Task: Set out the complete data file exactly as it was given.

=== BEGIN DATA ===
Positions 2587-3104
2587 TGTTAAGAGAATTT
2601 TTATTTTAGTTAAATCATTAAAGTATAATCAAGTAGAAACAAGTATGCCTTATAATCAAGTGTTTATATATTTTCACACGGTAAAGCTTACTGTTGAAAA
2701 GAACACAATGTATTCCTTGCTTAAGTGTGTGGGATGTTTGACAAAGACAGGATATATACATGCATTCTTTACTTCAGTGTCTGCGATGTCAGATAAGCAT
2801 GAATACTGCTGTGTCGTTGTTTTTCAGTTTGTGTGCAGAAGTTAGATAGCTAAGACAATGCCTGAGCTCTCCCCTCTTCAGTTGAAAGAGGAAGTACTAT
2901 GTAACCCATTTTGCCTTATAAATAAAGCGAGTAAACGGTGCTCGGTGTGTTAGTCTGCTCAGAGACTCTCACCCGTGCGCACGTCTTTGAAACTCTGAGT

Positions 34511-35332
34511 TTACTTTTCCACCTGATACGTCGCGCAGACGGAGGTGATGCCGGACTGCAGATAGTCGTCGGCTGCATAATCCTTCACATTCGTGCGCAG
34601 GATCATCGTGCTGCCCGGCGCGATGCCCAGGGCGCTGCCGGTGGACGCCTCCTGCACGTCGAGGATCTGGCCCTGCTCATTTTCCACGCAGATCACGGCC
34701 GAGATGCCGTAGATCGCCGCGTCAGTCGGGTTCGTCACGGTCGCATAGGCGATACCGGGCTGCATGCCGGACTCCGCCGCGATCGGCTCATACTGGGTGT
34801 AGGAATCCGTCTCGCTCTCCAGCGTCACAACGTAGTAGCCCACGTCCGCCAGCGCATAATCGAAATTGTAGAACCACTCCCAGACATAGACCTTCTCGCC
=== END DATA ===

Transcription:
Positions 2587-3104
2587 TGTTAAGAGAATTT
2601 TTATTTTAGTTAAATCATTAAAGTATAATCAAGTAGAAACAAGTATGCCTTATAATCAAGTGTTTATATATTTTCACACGGTAAAGCTTACTGTTGAAAA
2701 GAACACAATGTATTCCTTGCTTAAGTGTGTGGGATGTTTGACAAAGACAGGATATATACATGCATTCTTTACTTCAGTGTCTGCGATGTCAGATAAGCAT
2801 GAATACTGCTGTGTCGTTGTTTTTCAGTTTGTGTGCAGAAGTTAGATAGCTAAGACAATGCCTGAGCTCTCCCCTCTTCAGTTGAAAGAGGAAGTACTAT
2901 GTAACCCATTTTGCCTTATAAATAAAGCGAGTAAACGGTGCTCGGTGTGTTAGTCTGCTCAGAGACTCTCACCCGTGCGCACGTCTTTGAAACTCTGAGT

Positions 34511-35332
34511 TTACTTTTCCACCTGATACGTCGCGCAGACGGAGGTGATGCCGGACTGCAGATAGTCGTCGGCTGCATAATCCTTCACATTCGTGCGCAG
34601 GATCATCGTGCTGCCCGGCGCGATGCCCAGGGCGCTGCCGGTGGACGCCTCCTGCACGTCGAGGATCTGGCCCTGCTCATTTTCCACGCAGATCACGGCC
34701 GAGATGCCGTAGATCGCCGCGTCAGTCGGGTTCGTCACGGTCGCATAGGCGATACCGGGCTGCATGCCGGACTCCGCCGCGATCGGCTCATACTGGGTGT
34801 AGGAATCCGTCTCGCTCTCCAGCGTCACAACGTAGTAGCCCACGTCCGCCAGCGCATAATCGAAATTGTAGAACCACTCCCAGACATAGACCTTCTCGCC